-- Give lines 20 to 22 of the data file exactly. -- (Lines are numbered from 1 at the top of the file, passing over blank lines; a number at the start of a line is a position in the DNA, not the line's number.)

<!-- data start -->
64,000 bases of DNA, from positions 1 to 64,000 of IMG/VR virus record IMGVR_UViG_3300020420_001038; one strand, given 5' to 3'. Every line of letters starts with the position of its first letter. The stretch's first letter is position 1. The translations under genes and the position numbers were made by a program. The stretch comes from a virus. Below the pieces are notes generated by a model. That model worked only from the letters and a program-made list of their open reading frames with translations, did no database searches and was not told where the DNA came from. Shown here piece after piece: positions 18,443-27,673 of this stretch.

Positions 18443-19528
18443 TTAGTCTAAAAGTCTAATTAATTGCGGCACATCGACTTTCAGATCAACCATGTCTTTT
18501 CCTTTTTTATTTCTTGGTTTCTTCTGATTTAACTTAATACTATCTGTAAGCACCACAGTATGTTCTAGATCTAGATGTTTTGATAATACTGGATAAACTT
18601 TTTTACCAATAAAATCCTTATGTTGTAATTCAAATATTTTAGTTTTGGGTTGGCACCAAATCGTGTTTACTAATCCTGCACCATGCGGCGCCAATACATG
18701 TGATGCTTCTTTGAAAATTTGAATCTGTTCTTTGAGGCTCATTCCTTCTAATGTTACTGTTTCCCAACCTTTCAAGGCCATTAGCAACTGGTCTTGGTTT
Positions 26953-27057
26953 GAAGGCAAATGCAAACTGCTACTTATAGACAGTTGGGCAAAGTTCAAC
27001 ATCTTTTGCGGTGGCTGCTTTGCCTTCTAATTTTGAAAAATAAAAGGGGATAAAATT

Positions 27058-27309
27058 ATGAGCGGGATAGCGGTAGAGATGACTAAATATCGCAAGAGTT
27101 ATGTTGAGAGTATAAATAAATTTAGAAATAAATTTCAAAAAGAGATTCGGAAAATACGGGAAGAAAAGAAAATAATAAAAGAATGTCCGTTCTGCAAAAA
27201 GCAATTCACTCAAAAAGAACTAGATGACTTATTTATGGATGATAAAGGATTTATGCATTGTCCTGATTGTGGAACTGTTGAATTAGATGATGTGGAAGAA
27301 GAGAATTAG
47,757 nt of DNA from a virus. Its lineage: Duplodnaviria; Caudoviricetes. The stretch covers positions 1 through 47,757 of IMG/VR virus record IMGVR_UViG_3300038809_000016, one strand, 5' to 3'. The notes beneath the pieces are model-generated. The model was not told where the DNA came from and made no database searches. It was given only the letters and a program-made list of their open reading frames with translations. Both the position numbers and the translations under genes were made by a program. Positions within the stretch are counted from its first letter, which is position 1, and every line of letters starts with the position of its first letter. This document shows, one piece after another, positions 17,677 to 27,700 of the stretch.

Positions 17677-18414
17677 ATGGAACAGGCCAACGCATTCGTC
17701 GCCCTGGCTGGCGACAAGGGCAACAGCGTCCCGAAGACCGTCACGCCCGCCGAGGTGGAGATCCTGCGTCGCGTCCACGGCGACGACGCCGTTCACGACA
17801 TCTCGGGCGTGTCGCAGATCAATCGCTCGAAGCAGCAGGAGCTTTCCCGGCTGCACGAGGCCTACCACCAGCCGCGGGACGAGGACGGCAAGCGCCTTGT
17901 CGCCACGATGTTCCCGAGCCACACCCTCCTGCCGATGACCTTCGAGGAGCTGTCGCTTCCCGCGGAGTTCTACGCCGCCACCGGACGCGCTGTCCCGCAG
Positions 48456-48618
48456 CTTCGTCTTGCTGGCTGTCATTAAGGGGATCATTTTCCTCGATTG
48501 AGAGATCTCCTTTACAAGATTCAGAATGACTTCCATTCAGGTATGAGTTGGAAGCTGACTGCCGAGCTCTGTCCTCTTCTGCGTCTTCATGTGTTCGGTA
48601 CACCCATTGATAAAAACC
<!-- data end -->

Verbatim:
17901 CGCCACGATGTTCCCGAGCCACACCCTCCTGCCGATGACCTTCGAGGAGCTGTCGCTTCCCGCGGAGTTCTACGCCGCCACCGGACGCGCTGTCCCGCAG
Positions 48456-48618
48456 CTTCGTCTTGCTGGCTGTCATTAAGGGGATCATTTTCCTCGATTG